For affirmance -- Chief Justice Weintraub and Justices Jacobs, Francis, Proctor, Hall, Schettino and Haneman. For reversal -- None. The opinion of the court was delivered by Proctor, J.
[49 NJ Page 345] This is an interlocutory appeal in a murder case from two pretrial orders of the Union County Court granting motions by the State compelling defendant to submit
to a blood-grouping test and to a recording of his voice. We granted defendant's motion for leave to appeal.
Defendant was indicted for the murder of Joann Tyler by the Union County Grand Jury on April 21, 1966. His trial was set for December 5, 1966. This date was adjourned until December 7 to accommodate defense counsel. On December 7 the trial judge, on being informed that the State anticipated a trial lasting some three weeks and into the Christmas recess and holiday period, adjourned the trial date to January 16, 1967.
The State then moved for an order to compel defendant to submit to a recording of his voice. The assistant prosecutor in his affidavit in support of this motion deposed that: 1) the police had a tape recording of a male voice telephoning the police station with information about the crime; and 2) an expert in voice identification could determine whether defendant was the telephone caller by comparing the tape recording held by the police with a tape recording of defendant's voice.
The State also moved for an order to compel defendant to submit to a blood-grouping test. In his affidavit in support of this motion the assistant prosecutor deposed that both the victim and her assailant had suffered wounds and that knowledge of defendant's blood type might be probative at trial.
These motions were argued after due notice to the defendant and with full opportunity for defense counsel to be heard. The trial judge granted both motions. The defendant was ordered to submit to a recording of his voice, to speak in a normal, audible, conversational tone, to answer questions relative to his place of birth and present military status, and to say on three occasions during the recording: "Ah, I would like to, duh, the -- I would like to talk to Sergeant on desk." The order prohibited any questions relating to guilt or innocence of the crime charged. The order provided that defense counsel was to receive due notice of the date of the recording and should be present at the recording together with -- if defendant so requested -- a qualified expert to act on behalf of defendant. The order further provided that if the State decided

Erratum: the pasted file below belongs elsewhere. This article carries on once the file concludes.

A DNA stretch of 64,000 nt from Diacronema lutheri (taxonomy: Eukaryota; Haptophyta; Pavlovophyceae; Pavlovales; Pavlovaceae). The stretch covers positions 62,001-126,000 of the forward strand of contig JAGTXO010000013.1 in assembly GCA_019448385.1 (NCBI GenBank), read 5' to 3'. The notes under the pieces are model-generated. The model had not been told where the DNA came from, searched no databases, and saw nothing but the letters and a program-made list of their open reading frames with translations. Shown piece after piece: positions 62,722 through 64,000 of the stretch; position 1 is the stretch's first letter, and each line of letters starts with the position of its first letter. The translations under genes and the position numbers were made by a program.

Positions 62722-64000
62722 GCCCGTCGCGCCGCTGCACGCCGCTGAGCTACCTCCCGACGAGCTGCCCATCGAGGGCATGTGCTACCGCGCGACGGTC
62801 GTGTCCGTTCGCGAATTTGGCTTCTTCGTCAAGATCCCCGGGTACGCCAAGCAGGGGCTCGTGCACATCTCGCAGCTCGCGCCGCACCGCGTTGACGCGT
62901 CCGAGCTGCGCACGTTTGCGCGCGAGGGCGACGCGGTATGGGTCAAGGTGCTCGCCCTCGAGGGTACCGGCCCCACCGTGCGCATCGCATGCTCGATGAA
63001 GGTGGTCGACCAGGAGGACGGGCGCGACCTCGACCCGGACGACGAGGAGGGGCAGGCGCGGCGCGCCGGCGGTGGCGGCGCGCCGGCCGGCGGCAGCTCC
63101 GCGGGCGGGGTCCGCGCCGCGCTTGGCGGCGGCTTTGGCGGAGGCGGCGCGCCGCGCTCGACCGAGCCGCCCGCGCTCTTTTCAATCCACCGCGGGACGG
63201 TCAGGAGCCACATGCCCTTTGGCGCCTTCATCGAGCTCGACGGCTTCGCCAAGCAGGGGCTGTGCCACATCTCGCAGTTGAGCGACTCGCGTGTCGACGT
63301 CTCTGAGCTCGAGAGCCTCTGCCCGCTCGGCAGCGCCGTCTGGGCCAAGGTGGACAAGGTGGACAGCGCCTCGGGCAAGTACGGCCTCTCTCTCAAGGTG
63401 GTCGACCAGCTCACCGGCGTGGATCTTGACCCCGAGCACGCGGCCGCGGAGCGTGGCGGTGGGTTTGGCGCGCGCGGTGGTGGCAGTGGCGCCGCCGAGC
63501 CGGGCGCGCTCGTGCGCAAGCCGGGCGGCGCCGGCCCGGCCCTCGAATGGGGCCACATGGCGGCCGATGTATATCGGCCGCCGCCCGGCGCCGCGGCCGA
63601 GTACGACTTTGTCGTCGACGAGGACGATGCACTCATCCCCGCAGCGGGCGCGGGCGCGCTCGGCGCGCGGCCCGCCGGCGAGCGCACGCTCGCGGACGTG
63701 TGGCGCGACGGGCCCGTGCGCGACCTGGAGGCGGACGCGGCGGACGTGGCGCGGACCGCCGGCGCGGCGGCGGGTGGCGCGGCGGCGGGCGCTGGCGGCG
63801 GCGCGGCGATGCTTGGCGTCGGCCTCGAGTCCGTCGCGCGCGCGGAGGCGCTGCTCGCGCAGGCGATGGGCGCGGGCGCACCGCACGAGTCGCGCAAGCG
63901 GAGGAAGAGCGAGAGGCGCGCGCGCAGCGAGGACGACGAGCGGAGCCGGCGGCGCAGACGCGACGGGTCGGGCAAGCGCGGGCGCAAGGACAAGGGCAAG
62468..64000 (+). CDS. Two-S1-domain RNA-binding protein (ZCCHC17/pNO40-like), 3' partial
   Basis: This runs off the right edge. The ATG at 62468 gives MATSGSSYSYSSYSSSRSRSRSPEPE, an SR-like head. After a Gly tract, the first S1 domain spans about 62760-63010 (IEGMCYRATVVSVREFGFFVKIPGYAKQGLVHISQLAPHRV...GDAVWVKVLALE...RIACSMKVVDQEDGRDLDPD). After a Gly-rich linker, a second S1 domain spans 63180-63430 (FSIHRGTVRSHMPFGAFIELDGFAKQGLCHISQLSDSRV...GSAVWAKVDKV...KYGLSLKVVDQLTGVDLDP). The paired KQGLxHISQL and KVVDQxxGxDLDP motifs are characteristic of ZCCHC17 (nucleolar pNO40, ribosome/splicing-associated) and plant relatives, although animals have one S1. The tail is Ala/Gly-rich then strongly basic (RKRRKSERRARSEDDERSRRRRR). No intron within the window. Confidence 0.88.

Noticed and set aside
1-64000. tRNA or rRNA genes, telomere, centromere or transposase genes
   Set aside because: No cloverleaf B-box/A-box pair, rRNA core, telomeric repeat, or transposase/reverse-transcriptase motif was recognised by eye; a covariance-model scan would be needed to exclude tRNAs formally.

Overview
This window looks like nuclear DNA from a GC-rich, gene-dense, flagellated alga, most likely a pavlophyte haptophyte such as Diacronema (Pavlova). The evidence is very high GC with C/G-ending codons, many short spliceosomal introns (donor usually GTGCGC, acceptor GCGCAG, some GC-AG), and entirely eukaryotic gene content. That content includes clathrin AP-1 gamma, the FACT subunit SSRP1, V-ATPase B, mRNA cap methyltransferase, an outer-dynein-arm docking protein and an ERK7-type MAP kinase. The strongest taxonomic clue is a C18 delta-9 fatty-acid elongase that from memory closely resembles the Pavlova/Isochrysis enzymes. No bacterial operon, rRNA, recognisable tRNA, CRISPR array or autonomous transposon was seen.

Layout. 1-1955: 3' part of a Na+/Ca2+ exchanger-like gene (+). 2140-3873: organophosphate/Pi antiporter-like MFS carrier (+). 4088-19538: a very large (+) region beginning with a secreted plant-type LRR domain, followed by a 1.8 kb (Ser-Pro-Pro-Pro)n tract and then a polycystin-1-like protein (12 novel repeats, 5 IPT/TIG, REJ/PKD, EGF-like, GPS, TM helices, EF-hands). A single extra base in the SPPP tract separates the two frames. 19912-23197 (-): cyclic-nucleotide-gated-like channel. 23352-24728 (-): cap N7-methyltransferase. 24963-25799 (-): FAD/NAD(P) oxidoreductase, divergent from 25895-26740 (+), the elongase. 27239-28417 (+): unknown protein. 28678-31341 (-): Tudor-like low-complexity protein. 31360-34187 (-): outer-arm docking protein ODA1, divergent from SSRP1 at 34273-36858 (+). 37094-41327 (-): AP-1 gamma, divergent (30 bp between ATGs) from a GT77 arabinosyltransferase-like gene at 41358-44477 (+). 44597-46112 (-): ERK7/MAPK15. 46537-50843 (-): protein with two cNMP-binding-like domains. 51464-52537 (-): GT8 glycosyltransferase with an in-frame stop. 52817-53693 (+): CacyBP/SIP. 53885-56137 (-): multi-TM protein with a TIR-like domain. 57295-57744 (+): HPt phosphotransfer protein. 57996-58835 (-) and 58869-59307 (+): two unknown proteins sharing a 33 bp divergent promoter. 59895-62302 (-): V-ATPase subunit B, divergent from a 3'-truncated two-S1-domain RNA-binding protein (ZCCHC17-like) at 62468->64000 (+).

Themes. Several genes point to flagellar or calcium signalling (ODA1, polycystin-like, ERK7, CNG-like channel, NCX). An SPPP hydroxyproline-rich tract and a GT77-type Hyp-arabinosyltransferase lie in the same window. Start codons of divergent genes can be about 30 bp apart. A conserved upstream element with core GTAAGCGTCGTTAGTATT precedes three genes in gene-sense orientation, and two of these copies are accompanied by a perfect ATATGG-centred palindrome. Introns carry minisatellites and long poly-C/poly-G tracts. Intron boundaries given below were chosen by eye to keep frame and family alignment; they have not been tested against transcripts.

to use any evidence obtained as a result of the recording, it must give defense counsel copies of all expert reports within five days of receipt by it of such reports and furnish defense counsel full opportunity to inspect and use all relevant recordings. The order also required that the reports of defense experts be made available to the State.
The order compelling defendant to submit to a blood test provided that the blood sample "be taken by a medical doctor within the confines of an accredited hospital using all the usual medical safeguards to prevent infection; that the defendant and the attorney for the defendant be given reasonable notice of the time and place of the taking of the sample so that the latter may be present, that a report be made as to the result of the sample being tested and a copy of said report be sent to the attorney for defendant within five days of its receipt by the Office of the Prosecutor * * *."
On this appeal defendant argues that the orders compelling him to submit to blood and voice tests violate his right to due process and his privilege against self-incrimination.
The New Jersey statute which grants a privilege against self-incrimination contains the following exception:
"[N]o person has the privilege to refuse to submit to examination for the purpose of discovering or recording his corporal features and other identifying characteristics or his physical or mental condition * * *" N.J.S. 2A:84A-19(a).
We have held that compelling a person to speak for purposes of a voice identification is within this exception because the physical properties of a person's voice are "identifying characteristics" and constitute a "physical condition" not privileged. State v. King, 44 N.J. 346, 357 (1965). In the King case we further held that the constitutional rights of a defendant in a criminal case are not violated when he is compelled to speak so that a witness may hear the qualities of his voice. Id., at pp. 357-358; King v. Pinto, 376 F.2d 593 ...